Mindfulness-based Stress Reduction in Breast Cancer Recovery
The purpose of this study was two-fold: (i) to assess whether MBSR favorably influences psychological status, quality of life, stress hormones, and immune status in breast cancer survivors; and (ii) to explore possible mechanisms by which MBSR may favorably influence these outcomes, in particular, through reduction in fear of breast cancer recurrence and associated perceived stress. Both objectives were studied at the critical transition time immediately following completion of surgical, radiation and/or chemotherapy therapy for breast cancer.
|Study Design:||Allocation: Randomized
Endpoint Classification: Safety/Efficacy Study
Intervention Model: Parallel Assignment
Masking: Open Label
Primary Purpose: Supportive Care
|Official Title:||Effects of MBSR in Early Stage Breast Cancer Recovery|
- To assess whether MBSR favorably influences psychological status (anxiety, perceived stress, depression), quality of life, and immune status (among post-treatment breast cancer survivors) [ Time Frame: 6 weeks ] [ Designated as safety issue: No ]
- To explore possible mechanisms by which MBSR may favorably influence psychological status, quality of life, and/or immune status (in other words, "how" MBSR may work) (among post-treatment breast cancer survivors) [ Time Frame: 6 weeks ] [ Designated as safety issue: No ]
|Study Start Date:||March 2006|
|Study Completion Date:||June 2012|
|Primary Completion Date:||February 2012 (Final data collection date for primary outcome measure)|
Behavioral: Mindfulness-Based Stress Reduction
MBSR is a clinical program that provides systematic training to promote stress reduction by self-regulating arousal to stress. The goal of training is to teach participants to become more aware of their thoughts and feelings, and through meditation practice, to have the ability to step back from thoughts and feelings during stressful situations that contribute to increased emotional distress. The intervention incorporates simple yoga, sitting meditation, body scan, and walking meditation in a 6-week program.
Other Name: MBSR
|No Intervention: 2|
Breast cancer is the most common cancer among women in the U.S. - about 1 in 8 women will develop the disease in their lifetime. Although tremendous strides have been made in its treatment, more than 40,000 deaths will be attributed to the disease in 2005 alone. These sobering and well-recognized risks are a major source of distress among women free from the disease, and among those who have completed treatment for new onset disease. Regarding the latter, clinical interventions are virtually absent during the highly stressful transitional period in coming off treatment to becoming a breast cancer survivor, and no studies have tested interventions to reduce distress, particularly fear of recurrence, and improve quality of life during this time. Therefore, we proposed to conduct a two-armed randomized wait-list controlled study on use of a mindfulness-based stress reduction (MBSR) intervention among 100 female breast cancer patients (stages 0-III) who have recently completed treatment with surgery, radiation and/or chemotherapy. Specifically, we investigated: (i) whether MBSR favorably influences psychological status, quality of life, stress hormones, and immune status; and (ii) possible mechanisms by which MBSR may work, in particular, through a reduction in fear of breast cancer recurrence. Both objectives were studied at the critical transition time following completion of surgical and adjuvant therapies (end of treatment to 18 months thereafter) for breast cancer. The MBSR intervention included 6 weeks of class sessions according to the curriculum established by Kabat Zinn and Santorelli. Analysis of covariance models are being used to assess whether change in the above-defined outcomes varies by random assignment (MBSR or wait-list), per the intention-to-treat principle. Moreover, change (reduction) in fear of recurrence attributed to MBSR is being investigated as a mediator. If this R21 exploratory study shows that MBSR improves patient proximal outcomes following completion of breast cancer treatment, the science will be mature enough for future large-scale evaluation of MBSR as a potential therapy to reduce long-term morbidity and mortality in breast cancer patient populations.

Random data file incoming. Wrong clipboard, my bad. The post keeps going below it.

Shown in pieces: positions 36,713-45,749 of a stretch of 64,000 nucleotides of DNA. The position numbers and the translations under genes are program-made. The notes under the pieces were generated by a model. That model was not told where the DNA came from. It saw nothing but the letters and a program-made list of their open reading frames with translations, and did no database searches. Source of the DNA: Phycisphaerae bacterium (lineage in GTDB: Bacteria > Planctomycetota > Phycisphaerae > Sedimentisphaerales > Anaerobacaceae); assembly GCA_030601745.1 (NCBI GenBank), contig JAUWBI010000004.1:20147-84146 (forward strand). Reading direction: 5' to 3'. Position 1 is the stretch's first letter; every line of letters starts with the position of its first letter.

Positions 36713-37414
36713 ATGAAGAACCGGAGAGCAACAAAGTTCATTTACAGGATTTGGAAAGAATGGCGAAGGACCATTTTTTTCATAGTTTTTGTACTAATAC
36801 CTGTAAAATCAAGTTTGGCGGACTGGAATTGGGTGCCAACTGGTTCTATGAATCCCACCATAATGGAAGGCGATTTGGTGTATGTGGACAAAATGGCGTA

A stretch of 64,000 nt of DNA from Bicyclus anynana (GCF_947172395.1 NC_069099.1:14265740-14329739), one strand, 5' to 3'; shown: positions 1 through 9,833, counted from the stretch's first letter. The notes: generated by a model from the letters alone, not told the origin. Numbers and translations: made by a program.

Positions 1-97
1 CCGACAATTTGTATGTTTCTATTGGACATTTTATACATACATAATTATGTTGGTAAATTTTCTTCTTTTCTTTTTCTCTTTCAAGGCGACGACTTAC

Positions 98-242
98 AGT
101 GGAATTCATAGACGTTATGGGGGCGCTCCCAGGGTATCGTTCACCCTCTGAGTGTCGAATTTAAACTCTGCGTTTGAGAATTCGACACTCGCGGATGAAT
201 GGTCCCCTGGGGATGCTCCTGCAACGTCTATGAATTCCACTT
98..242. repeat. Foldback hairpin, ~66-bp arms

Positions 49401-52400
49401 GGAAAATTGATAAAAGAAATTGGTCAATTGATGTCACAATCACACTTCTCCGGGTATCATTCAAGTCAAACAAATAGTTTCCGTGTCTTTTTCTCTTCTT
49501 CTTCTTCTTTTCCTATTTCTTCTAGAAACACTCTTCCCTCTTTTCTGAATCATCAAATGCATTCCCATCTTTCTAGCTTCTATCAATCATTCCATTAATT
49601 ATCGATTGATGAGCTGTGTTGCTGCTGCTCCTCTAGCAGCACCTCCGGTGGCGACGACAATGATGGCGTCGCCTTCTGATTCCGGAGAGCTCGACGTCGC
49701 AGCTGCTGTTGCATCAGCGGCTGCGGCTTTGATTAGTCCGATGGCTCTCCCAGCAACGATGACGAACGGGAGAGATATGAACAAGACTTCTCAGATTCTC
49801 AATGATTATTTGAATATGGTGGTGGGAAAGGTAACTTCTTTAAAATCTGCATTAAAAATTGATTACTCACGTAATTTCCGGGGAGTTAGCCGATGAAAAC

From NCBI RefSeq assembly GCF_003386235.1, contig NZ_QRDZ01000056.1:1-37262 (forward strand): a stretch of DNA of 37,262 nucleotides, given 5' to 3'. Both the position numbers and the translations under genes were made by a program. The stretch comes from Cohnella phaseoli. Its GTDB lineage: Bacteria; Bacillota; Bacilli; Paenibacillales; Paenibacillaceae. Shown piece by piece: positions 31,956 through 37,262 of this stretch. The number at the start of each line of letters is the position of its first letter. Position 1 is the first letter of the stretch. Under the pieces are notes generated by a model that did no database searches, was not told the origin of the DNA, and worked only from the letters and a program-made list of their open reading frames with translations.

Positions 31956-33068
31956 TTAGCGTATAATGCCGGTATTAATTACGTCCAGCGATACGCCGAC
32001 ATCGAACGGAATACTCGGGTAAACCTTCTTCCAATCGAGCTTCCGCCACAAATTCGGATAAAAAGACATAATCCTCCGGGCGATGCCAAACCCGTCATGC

|United States, Florida|
|University of South Florida|
|Tampa, Florida, United States, 33612|
|Principal Investigator:||Cecile A Lengacher, RN PhD||University of South Florida|